Thursday Thinky: Effectiveness, Impact & Strategy
For this week’s edition of our Thursday Thinky, we took a slightly different approach.
We chose four campaigns from the last year and looked at them through the lens of effectiveness. We have two powerful stunts that happened in New York to call out the US government’s child detention policy at border camps, and inaction on gun reform. We are also sharing with you a campaign that impacted Californians’ energy consumption habits. And last, but definitely least, a head-scratching strategic approach to recruiting more organ donors.
Energy Upgrade California –The most energy efficient campaign ever (Ad Forum)
RAICES – #NoKidsInCages NYC Stunt (Art Net)
Part of the irony, and the power of this, is that the installations garnered so much media and law enforcement attention that were taken down within a few hours. But the kids being held (and dying) in detention centers continued. It’s a fascinating study in what we respond and react to as humans, and as a government :/.
Effectiveness Grade: A. From beginning to the end, this campaign was spot on. The innovative thinking behind this idea and the shock value really helped with one of their main goals, raising awareness around this issue. We don’t have the data on whether this stunt drove an increase in site visits or donations, but as those were tertiary goals, we still believe this was a home run.
Change The Ref – Transforming Fearless Girl into #FeafulGirl as a symbol for gun reform (Ad Week)
Donate Life CA – Giving second chances to speeders (The Drum)
All makes sense, right? But, here’s where the head-scratching comes in. Instead of coming up with a program that built on either of these insights, they went a completely different direction… which was to thank existing organ donors by letting them off of a speeding ticket. Is it a lovely gesture to say thanks to those who have already made a selfless decision? Of course. Was it a pretty big feat to get law enforcement involved (which was also a perception boost for them)? Definitely. But did it effectively make anyone more compelled to sign up? Did it take advantage of either of the twi powerful insights they uncovered? Nope and nope. For us, this missed the mark completely and did nothing to achieve their intended objective. What do you think? What would you have done differently?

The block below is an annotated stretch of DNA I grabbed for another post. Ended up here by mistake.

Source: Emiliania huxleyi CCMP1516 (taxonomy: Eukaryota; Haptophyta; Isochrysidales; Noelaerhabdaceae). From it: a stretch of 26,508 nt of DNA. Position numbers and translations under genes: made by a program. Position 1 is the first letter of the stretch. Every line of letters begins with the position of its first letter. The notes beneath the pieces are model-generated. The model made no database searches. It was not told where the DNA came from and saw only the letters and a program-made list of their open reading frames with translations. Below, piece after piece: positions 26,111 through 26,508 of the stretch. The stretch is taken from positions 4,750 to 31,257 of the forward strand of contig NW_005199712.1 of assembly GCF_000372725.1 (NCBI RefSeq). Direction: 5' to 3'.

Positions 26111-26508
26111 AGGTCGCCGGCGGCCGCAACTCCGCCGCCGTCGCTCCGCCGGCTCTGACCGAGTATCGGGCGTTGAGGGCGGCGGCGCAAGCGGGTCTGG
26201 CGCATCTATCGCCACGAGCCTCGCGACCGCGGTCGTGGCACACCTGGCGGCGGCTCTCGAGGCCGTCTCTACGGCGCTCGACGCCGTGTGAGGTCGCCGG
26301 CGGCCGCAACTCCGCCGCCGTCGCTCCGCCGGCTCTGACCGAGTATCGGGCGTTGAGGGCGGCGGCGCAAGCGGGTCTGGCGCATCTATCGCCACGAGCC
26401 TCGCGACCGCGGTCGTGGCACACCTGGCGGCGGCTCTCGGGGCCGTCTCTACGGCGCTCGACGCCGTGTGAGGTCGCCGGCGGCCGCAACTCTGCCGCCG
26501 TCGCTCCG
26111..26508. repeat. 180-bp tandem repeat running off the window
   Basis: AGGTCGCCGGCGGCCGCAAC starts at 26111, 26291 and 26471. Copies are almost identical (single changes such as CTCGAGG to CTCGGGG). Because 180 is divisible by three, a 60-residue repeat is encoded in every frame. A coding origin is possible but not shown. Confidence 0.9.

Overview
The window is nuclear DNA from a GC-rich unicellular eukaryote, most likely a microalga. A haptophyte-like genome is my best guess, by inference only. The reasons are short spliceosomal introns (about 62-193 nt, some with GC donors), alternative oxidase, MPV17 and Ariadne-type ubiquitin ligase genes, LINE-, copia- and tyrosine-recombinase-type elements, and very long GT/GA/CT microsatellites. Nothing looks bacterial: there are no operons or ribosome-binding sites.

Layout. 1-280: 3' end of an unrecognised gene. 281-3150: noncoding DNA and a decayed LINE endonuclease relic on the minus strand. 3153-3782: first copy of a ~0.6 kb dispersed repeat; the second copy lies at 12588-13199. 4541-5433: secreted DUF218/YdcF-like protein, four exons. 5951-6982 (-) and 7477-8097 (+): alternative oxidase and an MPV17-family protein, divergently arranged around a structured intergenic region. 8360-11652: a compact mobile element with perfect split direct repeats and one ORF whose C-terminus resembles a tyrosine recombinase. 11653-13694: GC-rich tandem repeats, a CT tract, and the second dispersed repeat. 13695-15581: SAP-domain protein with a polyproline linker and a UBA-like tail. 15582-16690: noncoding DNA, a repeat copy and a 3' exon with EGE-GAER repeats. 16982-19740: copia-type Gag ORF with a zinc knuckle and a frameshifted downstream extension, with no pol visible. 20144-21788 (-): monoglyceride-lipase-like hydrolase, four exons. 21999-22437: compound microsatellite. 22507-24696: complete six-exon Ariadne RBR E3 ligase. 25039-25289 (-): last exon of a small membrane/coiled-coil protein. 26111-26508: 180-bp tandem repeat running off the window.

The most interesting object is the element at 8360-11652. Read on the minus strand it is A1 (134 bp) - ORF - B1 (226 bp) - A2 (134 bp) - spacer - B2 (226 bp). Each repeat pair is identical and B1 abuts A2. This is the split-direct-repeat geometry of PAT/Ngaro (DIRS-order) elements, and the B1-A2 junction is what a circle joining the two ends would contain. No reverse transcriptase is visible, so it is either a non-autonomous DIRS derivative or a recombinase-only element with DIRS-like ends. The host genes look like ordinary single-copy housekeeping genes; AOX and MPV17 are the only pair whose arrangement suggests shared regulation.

There’s so much more to talk about when it comes to effectiveness and measurement…but that’s a post for another day. Thanks for reading today’s Thinky. See you next week!
PS: If any of the above made your wheels spin, we’d love to hear your thoughts–get in touch with us!
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